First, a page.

35. Edelman, Todd M. (2002). The Jews of Britain, 1656 to 2000. University of California Press. ISBN 9780520935662 p. 26
  36. Sigal, Philip (1986). The Emergence of Contemporary Judaism, Volume 3: From Medievalism to Proto-Modernity in the Sixteenth and Seventeenth Centuries. Wipf and Stock Publishers. ISBN 9780915138579 p. 175
  37. Abrahams, Israel (1911). "Menasseh ben Israel" . In Chisholm, Hugh (ed.). Encyclopædia Britannica. Vol. 18 (11th ed.). Cambridge University Press.
  38. Green, David B (18 December 2016)/ On This Day in Jewish History
  39. The diary of John Evelyn ed. Bray, William. p. 307
  40. Katz, David S. (1989). Menasseh Ben Israel’s Christian Connection: Henry Jessey and the Jews pp. 117–119 in eds. Qaplan, Yosef; Popkin, Richard Henry; Mechoulan, Henry Menasseh Ben Israel and His World, Brill, ISBN 9789004091146
  41. Sigal (1986).
  42. Samuel, Edgar. "Robles, Antonio Rodrigues". Oxford Dictionary of National Biography (online ed.). Oxford University Press. doi:10.1093/ref:odnb/71429. (Subscription or UK public library membership required.)
  43. Jewish Community and Records – Creechurch Lane Synagogue
  44. Edelman, Todd M. (2002). The Jews of Britain, 1656 to 2000. University of California Press. ISBN 9780520935662 pp. 26–27, 29
  45. "The Debate over the Resettlement of Jews in England, 1655–56". The Norton Anthology of English Literature.
  46. Cecil Roth, A History Of The Jews In England (1941), accessible here "An Act of 1722, which added to Roman Catholic disabilities by enforcing the Oath of Abjuration on all landowners, was followed the next year by a further measure (to George I, cap. 4) exempting Jews from the necessity of including in it the words 'on the true faith of a Christian';"
  47. Henriques, H. S. Q. (January 1907). "The Political Rights of English Jews". The Jewish Quarterly Review. University of Pennsylvania Press. 19 (2): 298–341. doi:10.2307/1451130. JSTOR 1451130.
  48. Report & Transactions 1881 – Art in Devonshire. The Devonshire Association for the Advancement of Science, Literature and Art. Vol 13. pp. 234–235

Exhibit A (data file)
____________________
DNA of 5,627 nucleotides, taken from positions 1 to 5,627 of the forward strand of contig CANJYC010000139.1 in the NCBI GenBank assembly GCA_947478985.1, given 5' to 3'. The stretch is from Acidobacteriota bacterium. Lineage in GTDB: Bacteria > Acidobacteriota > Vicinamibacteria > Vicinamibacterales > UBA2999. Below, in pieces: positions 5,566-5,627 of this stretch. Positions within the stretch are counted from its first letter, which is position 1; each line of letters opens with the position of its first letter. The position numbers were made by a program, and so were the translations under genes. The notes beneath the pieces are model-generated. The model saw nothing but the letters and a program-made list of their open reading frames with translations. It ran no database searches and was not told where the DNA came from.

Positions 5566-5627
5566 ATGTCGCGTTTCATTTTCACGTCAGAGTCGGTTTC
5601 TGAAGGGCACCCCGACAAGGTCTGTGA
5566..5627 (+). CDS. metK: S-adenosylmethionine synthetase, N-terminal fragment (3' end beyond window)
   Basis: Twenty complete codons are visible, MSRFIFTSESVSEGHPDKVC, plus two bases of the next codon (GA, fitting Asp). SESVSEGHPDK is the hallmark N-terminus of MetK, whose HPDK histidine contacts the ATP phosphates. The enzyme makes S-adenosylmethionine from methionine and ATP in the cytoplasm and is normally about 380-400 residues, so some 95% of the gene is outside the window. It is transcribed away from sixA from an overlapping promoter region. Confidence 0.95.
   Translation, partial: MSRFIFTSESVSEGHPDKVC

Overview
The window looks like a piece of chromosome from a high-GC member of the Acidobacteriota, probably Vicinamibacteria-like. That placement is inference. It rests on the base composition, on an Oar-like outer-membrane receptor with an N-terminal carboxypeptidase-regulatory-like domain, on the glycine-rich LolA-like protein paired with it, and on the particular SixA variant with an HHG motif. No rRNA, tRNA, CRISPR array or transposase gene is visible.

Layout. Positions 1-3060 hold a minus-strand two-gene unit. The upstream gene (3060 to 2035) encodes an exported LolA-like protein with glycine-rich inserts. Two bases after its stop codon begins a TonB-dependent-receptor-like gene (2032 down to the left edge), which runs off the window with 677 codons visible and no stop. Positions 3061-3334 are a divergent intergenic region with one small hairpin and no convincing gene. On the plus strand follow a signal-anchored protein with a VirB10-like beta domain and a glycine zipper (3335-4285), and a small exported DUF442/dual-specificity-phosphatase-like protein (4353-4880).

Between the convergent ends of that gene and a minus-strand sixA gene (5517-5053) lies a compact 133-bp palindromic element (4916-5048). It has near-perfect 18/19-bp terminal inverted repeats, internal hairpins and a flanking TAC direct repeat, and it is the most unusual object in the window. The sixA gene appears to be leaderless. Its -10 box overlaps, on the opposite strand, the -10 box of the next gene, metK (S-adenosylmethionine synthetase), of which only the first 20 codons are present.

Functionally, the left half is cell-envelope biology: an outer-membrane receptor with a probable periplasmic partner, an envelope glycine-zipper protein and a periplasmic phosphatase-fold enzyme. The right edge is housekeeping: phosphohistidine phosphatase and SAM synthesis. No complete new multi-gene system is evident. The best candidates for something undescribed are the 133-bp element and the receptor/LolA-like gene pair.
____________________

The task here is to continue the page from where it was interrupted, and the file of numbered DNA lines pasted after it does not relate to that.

49. Study for 'Manasseh ben Israel before Oliver Cromwell', by 1873. RA Collection: Art. Royal Academy of Art.
  50. "Summoning 17th-Century Scholars: Researching the Weight of Ink". 10 October 2017.


  1. In addition to these small communities of ‘port Jews’, Henry VIII consulted rabbis on the biblical legitimacy of his divorce from Catherine of Aragon, and during the reign of Edward VI the Regius professor of Hebrew at Cambridge was the converso Hebraist Immanuel Tremellius. Elizabeth had a Jewish physician, Roderigo Lopes, and her spymaster Francis Walsingham’s network of intelligencers included the Portuguese Marrano traders, Hector Nuñes and Dunstan Añez, as well as Lopes. Further, Sir Walter Raleigh travelled to the New World with Jewish mining expert Joachim Gans in 1584. It is estimated that there were roughly 80 to 90 Portuguese converses in Elizabethan London.[8][9]
  2. These categories were: orthodox Presbyterians, moderate Presbyterians, Independents, Baptists, Latitudinarians, Cambridge Platonists, rationalists and sceptics, Erastians, the rank and file, Anglican extremists, moderate Anglicans, and Roman Catholics.[11]
  3. ben Israel’s petition was titled ’To His Highness the Lord Protector of the Commonwealth of England, Scotland, and Ireland, the Humble Addresses of Menasseh ben Israel, a Divine, and Doctor of Physick, in behalf of the Jewish Nation’. The document argued that the Jews contribute to the wealth of the nations in which they dwell and are loyal to their host’s rulers. Further the negative accounts of the Jews are untrue. He concluded by asking for the Jews to be allowed to settle in the commonwealth.
  4. Judges John Glynne and William Steele declared that "there was no law which forbade the Jews’ return to England" because their original expulsion had been by royal decree, rather than parliamentary vote.[37][38]
  5. John Evelyn’s diary entry for 14 December 1655.
    I visited Mr. Hobbes, the famous philosopher of Malmesbury, with who I had been long acquainted in France.
    Now were the Jews admitted.[39]

Further reading